NYT: Detroit, The Billionaires' Playground
Mark Binelli, author of a recent book on Detroit, casts a skeptical eye on the so-called recovery of "Detroit," taking care to distinguish between Detroit the auto industry and Detroit the city.
It wasn’t immediately clear if God also made second-tier assembly line workers starting at 14 bucks an hour, but no matter. Detroit was back! Unless, of course, by “Detroit” you meant the actual city rather than the auto industry, in which case, well, the picture becomes a bit more complicated. Battered for decades by the same problems — a steady loss of people and jobs, a soaring murder rate, a wholesale erosion of its tax base — the city now faces the prospect of running out of cash as soon as the end of the month, which would mean the largest municipal bankruptcy in United States history.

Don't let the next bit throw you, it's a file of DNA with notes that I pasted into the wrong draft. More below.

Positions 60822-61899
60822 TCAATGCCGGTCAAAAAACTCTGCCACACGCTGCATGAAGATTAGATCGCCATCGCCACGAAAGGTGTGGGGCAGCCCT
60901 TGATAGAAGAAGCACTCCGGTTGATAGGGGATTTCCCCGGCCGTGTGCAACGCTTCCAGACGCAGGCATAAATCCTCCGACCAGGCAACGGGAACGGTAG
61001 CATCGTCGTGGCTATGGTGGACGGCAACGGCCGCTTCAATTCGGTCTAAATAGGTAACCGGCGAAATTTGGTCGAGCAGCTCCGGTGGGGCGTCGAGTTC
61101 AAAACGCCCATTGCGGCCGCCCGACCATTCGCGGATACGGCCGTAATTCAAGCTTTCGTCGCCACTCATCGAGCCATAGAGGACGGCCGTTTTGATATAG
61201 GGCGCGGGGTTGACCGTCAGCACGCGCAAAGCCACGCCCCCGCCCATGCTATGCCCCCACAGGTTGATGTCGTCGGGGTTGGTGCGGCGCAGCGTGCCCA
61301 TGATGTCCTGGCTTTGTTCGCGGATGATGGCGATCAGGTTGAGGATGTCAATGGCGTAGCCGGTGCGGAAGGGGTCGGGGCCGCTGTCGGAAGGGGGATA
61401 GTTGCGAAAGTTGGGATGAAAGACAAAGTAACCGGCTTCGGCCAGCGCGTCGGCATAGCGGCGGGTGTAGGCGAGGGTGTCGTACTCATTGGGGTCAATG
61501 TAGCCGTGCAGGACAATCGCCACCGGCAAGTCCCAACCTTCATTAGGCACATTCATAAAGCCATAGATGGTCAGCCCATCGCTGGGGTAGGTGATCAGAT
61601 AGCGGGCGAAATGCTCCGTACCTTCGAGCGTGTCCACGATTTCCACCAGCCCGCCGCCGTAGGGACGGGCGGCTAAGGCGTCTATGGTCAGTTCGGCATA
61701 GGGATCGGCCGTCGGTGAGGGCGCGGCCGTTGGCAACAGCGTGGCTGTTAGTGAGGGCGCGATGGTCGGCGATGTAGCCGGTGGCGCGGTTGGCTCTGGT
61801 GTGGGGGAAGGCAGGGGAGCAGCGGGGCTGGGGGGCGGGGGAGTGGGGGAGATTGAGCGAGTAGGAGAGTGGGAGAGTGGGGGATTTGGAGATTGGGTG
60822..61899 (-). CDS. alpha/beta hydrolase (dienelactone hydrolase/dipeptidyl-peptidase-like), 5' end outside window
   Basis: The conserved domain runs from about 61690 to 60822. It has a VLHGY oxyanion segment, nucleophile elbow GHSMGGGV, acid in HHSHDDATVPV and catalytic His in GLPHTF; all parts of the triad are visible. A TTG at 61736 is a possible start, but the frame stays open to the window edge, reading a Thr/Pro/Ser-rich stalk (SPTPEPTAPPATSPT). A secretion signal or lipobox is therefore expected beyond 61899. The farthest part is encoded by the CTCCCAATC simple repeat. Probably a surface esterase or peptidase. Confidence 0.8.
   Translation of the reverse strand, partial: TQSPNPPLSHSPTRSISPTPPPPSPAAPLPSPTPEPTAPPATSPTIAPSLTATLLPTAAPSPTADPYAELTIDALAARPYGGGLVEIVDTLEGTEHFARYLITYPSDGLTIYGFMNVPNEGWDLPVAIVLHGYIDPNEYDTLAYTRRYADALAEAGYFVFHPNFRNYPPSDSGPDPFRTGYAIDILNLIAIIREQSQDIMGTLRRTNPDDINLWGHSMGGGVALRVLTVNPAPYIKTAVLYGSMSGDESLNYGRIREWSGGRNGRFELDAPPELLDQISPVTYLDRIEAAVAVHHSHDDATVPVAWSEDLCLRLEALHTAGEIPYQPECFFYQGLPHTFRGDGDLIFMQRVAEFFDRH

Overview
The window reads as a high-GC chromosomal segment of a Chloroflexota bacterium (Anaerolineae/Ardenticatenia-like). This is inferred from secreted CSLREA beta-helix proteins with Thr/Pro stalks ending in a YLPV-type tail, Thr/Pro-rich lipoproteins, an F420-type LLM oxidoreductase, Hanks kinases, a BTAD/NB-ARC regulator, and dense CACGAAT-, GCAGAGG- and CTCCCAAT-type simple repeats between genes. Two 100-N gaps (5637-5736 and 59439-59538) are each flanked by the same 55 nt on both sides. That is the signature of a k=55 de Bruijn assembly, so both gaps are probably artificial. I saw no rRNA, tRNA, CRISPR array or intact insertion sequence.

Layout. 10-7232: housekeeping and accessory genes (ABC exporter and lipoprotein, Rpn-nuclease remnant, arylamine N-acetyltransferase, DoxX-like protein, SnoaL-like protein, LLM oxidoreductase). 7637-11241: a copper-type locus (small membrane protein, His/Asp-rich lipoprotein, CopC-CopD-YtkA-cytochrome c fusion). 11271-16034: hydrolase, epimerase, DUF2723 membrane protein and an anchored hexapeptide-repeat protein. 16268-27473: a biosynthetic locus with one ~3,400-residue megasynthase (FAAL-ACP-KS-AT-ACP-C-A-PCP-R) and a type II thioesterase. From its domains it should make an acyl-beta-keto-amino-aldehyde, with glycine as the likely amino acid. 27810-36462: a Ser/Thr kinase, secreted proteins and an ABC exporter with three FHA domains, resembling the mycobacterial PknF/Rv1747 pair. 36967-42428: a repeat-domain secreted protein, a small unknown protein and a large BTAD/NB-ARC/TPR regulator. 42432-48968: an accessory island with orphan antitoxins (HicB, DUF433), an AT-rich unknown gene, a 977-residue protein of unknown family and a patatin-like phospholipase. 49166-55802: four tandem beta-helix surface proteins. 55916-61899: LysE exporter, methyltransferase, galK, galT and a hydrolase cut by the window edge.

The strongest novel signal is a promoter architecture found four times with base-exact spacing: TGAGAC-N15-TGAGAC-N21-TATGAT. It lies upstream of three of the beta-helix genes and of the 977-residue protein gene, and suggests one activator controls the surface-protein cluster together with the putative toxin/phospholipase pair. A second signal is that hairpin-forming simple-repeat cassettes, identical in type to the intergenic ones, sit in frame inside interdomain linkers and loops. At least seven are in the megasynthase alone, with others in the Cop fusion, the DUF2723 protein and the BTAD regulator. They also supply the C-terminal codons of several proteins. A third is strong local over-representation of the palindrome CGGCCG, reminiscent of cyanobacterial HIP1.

Binelli, whose book, “Detroit City Is the Place to Be: The Afterlife of an American Metropolis,” received good reviews nationally but not a whole lot of attention locally, analyzes ideas to help the city. "Three recent proposals on ways to patch holes in Detroit’s budget illustrate just how desperate things have become," he wrote.
The ideas are the state park for Belle Isle, the Ayn Rand-inspired commonwealth for the island and Dan Gilbert's suggestion via Twitter of an Epcot-like auto attraction in central Detroit.
Binelli's conclusion is blunt.
Detroiters who are worried about ceding local power to Michigan’s Republican governor shouldn’t forget the ways in which power has already been ceded to an unelected oligarchy, whose members might, no matter how ostensibly well intentioned, possess questionable ideas about urban renewal.